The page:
Skills shortage and exports major focus in Federal Budget

Port of Dampier

Port of Dampier cargo wharf. Image: Pilbara Ports Authority.

The 2022–23 Federal Budget has backed the resources sector, with a focus on upskilling and diversifying Australia’s exports expected to grow mining investment by 10 per cent in the next 12 months.

The Budget outlined commitments to generate and expand export hubs in New South Wales’ Hunter region, Western Australia’s Pilbara, North and Central Queensland and the Northern Territory.

The Chamber of Minerals and Energy WA (CME) director of policy and advocacy Rob Carruthers welcomes well-targeted initiatives in value-add processing and forward-leaning export growth across iron ore, critical and battery materials, and development hubs for nascent hydrogen and ammonia production from low-emissions energy sources.

“Locking in advancing onshore processing and modern manufacturing opportunities across the supply chain are areas CME continues to advocate for and support,” Carruthers said.

“This Budget includes a range of initiatives designed to capitalise on the $127 billion of projects currently in the WA resources pipeline, as well as growing and diversifying Australia’s resource exports. It’s telling that the Budget forecasts a further 10 per cent increase in mining investment over the next 12 months.

“There are a range of initiatives, announced both in the lead-up to the Budget and tonight, which will be very beneficial for our sector.

“These include a $1.5 billion investment in the Pilbara that will feature increased mineral processing and a strong focus on investment to create a ‘next-generation export hub’, with an emphasis on low-emissions technologies, including renewable energy hydrogen, ammonia, and carbon capture and storage.”

Federal Minister for Industry, Energy and Emissions Reduction Angus Taylor said there would be $200 million to increase onshore processing and value-add of iron ore exports to support low-emissions steel production in Indo-Pacific customer countries like Japan and South Korea.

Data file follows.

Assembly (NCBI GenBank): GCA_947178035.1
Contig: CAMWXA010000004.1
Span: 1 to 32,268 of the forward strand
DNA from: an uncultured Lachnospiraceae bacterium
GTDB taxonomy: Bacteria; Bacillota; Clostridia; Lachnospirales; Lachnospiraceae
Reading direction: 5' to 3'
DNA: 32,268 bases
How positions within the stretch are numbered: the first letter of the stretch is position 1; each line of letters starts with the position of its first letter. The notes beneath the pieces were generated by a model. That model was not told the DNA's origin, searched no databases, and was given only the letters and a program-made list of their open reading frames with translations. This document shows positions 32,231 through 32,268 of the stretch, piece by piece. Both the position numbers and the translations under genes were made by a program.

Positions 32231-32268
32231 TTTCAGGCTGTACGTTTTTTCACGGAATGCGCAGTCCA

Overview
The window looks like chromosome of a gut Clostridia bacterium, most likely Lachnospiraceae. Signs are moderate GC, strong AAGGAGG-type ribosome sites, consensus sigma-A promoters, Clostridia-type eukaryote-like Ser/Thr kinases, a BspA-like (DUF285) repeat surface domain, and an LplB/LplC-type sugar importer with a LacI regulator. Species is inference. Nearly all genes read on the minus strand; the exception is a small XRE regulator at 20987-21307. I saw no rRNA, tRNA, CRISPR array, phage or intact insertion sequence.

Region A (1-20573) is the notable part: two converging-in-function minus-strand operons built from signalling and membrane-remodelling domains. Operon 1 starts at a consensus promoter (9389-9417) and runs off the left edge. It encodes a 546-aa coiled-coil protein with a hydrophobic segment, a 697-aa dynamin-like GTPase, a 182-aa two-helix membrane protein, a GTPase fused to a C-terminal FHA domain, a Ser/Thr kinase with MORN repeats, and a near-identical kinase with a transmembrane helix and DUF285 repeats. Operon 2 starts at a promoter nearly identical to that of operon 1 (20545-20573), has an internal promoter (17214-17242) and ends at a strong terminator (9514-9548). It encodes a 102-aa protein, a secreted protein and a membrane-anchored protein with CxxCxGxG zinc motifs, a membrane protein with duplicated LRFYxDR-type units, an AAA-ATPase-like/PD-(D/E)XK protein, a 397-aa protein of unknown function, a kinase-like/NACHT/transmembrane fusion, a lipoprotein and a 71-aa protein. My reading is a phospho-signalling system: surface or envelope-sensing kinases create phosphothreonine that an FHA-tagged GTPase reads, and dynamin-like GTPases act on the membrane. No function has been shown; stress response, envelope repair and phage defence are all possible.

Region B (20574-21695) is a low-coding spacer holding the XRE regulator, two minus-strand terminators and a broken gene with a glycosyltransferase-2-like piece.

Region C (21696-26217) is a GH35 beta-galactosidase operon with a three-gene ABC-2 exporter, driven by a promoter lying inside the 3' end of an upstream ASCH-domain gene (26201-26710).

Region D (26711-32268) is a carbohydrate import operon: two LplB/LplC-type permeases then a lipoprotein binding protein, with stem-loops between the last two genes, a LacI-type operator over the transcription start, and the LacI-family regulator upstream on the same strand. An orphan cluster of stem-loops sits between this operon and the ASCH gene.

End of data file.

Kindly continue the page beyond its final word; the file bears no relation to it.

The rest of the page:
With record-low unemployment, targeted measures to address the skills shortage are timely.

The Government’s investment of $2.8 billion for new trade apprenticeships will be a formative influence on the skills shortage affecting the resources industry.

The multi-billion-dollar investment will seek to upskill apprentices, give employers benefits, and simplify the current system of incentives.

“We have already invested $13 billion in skills and training, with a record 220,000 Australians now in a trade apprenticeship – the highest level since records began in 1963,” Treasurer Josh Frydenberg said in his Federal Budget night speech.

“Tonight we go further, with a new $2.8 billion investment to increase take-up and completion rates, providing $5000 payments to new apprentices and up to $15,000 in wage subsidies for employers who take them on.”

The Australian Apprenticeships Incentive System will commence on July 1 to provide financial assistance to employers of Australian apprentices and to apprentices themselves that secures the pipeline of skilled workers required to support the country’s economic recovery.

“Fundamentally, international skills migration will be critical to filling widespread skills shortages, particularly in specialised and hard-to-source roles, so we are pleased to see a revised optimistic outlook in the Budget which forecasts that net migration will return to 213,000 by 2024,” Carruthers said.

“Noting this forecast is still 50,000 people short of pre-pandemic peaks, more work needs to be done collectively by government and industry to attract the best and brightest to come and work and build a life in Australia.”

The Minerals Council of Australia (MCA) chief executive officer Tania Constable said the industry welcomed continued investment in apprenticeships and traineeships, with the industry having delivered more than 6700 new apprentices since late 2020.

The MCA also supports the greater economic participation of women to achieve gender equity and support the productive capacity of the economy.

An additional $4.7 million in the Federal Budget will support women to build a career in resources, contributing to a strong, diverse and skilled workforce for the future.

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